BCS DILEMMAS: While the possibility of Michigan landing in the BCS title game may present an argument against the way the BCS rankings are figured out, the result very well may be the best two teams in the nation meeting for the national title and that is the ultimate goal, isn't it? That being said, there are certainly other teams that could cast a shadow on the BCS and give the organization reason to tweak the formula yet again. For one, if USC beats both Notre Dame this week and UCLA next, the Trojans may just do enough to leapfrog the Wolverines into the championship game. While that is definitely a plausible scenario, others exist that demand some attention as well. A Notre Dame win would leave the Irish at 11-1 on the year, but does a sweep of the nation's service academies really qualify the Irish for a spot in Glendale, especially since Michigan went into South Bend and completely destroyed Notre Dame. The last two scenarios involve the SEC, where Florida and Arkansas will battle it out for conference supremacy. Both teams played brutal schedules. If Arkansas wins this week against LSU and the SEC Title game against Florida, it will have finished SEC play undefeated. How can a team go perfect in one of college football's toughest conferences and not have earned a shot at the national title? A similar fate could await Florida, which will finish up with rival Florida State this week and take on the Razorbacks for the SEC crown. Despite two more wins, the Gators could be on the outside looking in at the title game.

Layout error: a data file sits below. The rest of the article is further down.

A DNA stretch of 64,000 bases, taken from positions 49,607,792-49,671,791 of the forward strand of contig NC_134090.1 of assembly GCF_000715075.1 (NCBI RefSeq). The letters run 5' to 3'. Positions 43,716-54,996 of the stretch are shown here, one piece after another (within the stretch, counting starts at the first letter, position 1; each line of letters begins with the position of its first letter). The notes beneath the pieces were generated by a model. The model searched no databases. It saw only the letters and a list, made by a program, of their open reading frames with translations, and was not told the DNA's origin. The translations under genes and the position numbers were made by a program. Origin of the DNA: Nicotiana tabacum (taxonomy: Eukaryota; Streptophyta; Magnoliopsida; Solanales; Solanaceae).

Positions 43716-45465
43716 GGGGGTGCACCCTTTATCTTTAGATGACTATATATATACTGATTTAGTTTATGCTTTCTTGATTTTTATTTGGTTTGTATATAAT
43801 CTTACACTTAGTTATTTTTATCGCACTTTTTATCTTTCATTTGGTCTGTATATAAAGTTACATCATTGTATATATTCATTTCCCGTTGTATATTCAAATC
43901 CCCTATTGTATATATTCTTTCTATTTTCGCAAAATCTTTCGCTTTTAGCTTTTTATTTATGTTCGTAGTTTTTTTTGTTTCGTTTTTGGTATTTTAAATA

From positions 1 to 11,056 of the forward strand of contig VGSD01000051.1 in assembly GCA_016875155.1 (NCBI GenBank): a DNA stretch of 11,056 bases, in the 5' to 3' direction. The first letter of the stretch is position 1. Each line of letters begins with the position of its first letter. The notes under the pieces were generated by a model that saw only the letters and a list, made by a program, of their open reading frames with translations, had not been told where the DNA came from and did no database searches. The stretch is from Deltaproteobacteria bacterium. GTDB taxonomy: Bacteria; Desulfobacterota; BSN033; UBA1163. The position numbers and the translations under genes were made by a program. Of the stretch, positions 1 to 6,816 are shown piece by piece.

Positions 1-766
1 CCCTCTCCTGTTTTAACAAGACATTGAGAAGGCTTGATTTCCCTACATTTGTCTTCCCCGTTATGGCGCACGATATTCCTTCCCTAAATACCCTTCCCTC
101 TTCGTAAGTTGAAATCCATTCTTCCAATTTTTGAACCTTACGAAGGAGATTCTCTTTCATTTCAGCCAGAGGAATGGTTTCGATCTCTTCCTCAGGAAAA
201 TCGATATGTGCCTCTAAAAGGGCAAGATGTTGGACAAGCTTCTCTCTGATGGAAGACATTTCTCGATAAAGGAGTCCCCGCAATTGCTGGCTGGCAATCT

AND THE AWARD GOES TO: With the finalists announced for most of the major awards, here are my picks for some of this year's hardware. Starting on the offensive side of the football, the Heisman will go to Ohio State's Troy Smith, who came up huge in the biggest game of the season, almost assuring himself of the most coveted award in college football. The Doak Walker Award, which goes to the nation's best running back will wind up in Steve Slaton's hands. The ultra-talented Mountaineer has done it all this season for West Virginia, including a mind-boggling 300+ yard effort (both rushing and receiving) in the Backyard Brawl a week ago. In my opinion, the Biletnikoff Award is a done deal, with Georgia Tech's Calvin Johnson asserting himself as the nation's best wideout. The NFL will surely agree, as he will be a top-five pick in next year's draft if he comes out. The defensive award that gets the most attention is the Butkus Award and that honor should be bestowed upon Ohio State's super sophomore James Laurinaitis. Penn State's Paul Posluszny won it last year and is a worthy finalist this time around and Ole Miss' Patrick Willis has had a strong season as well, but Laurinaitis has taken over where A.J. Hawk left off last year and has truly been phenomenal.
WEEK 13 SNEAK PEEK: This week's action lacks the drama that last week had, but there is still plenty to decide in terms of postseason aspirations. The cream of the crop are a pair of top-10 matchups pitting ninth-ranked LSU at fifth- ranked Arkansas and sixth-ranked Notre Dame at third-ranked USC. Other big rivalry games include 19th-ranked Georgia Tech at Georgia, fourth-ranked Florida at Florida State, Texas A&M at 11th-ranked Texas and 13th-ranked Oklahoma at Oklahoma State.